I continue to think that stress tests should simply become a routine part of the bank examination process, and should be done for all banks and on an annual basis. This would give investors more information about the condition of the banks they might be invested in, and economists more knowledge of the true state of the banking system on an ongoing basis. It would also be a far-less-sensationalized approach than the one-time stress tests conducted with great fanfare like the ones held this spring.
While individually none of these small and mid-sized banks pose a threat to the overall banking system, collectively they do. The FDIC is essentially out of its immediate funds and is drawing on "loans" from the Treasury. There is a big question in my mind if these loans will ever be paid back. To pay back the loans (the credit line is a huge $500 billion, but to tap more than $100 billion there are a number of hoops the FDIC has to jump through) and to rebuild the fund to normal levels will require large increases in the deposit insurance rate for several years.
It means that more prudent banks will have to pay for the sins of the imprudent banks, which is not exactly fair, but it is more fair than the taxpayers having to pay. Essentially this will amount to a tax on the banking system, and should help restrain the profitability of the banking system for a long time to come.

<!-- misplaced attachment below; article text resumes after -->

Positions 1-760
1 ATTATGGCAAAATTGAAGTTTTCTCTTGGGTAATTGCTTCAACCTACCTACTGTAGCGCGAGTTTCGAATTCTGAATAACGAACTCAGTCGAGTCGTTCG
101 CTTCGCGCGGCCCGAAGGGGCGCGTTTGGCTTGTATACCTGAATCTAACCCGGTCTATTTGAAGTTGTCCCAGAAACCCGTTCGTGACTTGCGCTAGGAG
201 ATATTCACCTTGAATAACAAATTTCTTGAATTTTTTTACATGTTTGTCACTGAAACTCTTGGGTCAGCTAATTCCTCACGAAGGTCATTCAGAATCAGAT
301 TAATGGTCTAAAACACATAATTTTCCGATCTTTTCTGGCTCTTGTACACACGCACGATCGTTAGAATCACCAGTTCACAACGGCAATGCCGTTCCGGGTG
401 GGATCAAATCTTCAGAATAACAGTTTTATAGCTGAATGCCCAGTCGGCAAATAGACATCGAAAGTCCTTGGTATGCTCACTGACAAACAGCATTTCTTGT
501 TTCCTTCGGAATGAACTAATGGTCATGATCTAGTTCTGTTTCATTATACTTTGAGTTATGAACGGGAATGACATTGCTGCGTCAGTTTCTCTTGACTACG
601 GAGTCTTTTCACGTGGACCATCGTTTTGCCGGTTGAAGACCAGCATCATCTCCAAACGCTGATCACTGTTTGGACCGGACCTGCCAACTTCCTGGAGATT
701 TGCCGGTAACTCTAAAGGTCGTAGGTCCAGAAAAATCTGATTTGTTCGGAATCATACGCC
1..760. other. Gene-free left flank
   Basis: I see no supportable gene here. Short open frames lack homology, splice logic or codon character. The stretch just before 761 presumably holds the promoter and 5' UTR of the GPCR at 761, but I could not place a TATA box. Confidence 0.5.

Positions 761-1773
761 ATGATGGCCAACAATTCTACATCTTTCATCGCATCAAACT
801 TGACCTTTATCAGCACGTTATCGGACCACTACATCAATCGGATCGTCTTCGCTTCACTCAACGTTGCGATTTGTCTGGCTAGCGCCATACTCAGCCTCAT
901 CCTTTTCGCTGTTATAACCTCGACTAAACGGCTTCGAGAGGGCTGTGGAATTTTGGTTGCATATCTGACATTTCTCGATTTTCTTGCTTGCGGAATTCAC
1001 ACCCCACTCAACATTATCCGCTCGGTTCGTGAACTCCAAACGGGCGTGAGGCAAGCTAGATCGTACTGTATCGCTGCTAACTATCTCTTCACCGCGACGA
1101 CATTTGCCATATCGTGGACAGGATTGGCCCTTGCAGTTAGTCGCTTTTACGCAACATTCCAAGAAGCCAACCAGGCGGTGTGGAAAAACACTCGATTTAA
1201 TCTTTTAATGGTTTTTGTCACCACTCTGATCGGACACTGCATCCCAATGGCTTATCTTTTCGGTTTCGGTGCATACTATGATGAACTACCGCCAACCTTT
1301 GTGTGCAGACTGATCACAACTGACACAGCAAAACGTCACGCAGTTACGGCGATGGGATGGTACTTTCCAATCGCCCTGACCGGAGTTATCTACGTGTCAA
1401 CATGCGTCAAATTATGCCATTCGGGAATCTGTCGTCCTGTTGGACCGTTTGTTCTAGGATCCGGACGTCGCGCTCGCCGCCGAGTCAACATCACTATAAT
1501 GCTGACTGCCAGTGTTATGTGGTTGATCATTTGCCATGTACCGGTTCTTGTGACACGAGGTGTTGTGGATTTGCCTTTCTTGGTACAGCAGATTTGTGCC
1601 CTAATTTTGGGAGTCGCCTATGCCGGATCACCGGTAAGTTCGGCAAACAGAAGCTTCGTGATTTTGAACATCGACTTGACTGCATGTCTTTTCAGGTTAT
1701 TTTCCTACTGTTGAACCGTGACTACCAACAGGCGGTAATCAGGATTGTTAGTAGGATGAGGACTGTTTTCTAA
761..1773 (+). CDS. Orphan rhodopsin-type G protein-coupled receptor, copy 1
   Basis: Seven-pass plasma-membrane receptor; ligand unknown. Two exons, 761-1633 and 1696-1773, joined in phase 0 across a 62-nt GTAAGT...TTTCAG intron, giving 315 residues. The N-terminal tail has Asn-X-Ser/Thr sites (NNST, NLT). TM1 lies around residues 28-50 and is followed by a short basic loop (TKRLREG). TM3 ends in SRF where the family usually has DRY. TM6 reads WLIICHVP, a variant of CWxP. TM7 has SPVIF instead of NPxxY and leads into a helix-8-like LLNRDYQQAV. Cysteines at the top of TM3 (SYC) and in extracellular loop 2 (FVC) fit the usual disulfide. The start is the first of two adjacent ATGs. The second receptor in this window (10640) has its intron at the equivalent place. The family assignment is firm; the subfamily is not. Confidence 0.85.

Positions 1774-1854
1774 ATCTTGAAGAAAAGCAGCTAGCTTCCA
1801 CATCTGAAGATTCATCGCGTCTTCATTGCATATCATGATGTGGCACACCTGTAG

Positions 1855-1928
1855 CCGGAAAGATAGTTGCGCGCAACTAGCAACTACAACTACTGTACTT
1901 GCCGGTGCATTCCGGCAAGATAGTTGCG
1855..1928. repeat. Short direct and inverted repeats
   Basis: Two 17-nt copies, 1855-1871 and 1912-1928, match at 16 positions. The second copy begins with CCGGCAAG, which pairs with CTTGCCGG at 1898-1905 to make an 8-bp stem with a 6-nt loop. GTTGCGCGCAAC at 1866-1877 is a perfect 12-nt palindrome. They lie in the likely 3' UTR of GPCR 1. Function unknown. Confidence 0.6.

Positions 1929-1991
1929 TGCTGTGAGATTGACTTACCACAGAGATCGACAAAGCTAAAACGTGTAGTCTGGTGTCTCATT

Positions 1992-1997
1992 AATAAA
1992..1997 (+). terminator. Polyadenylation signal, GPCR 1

It now appears that the decision to use the TARP funds to directly inject capital into the banking system rather than to buy up the toxic assets was the right one. The second plan to buy up the bad assets, the PPIP program, has not gotten off the ground, and appears permanently stalled. The reason appears to be from a lack of sellers, not from a lack of willing buyers. As long as the banks do not have to write down the value of the securities, then they have no incentive to sell them at less than what they are carrying them for on their books, even if the value on their books is purely fictional.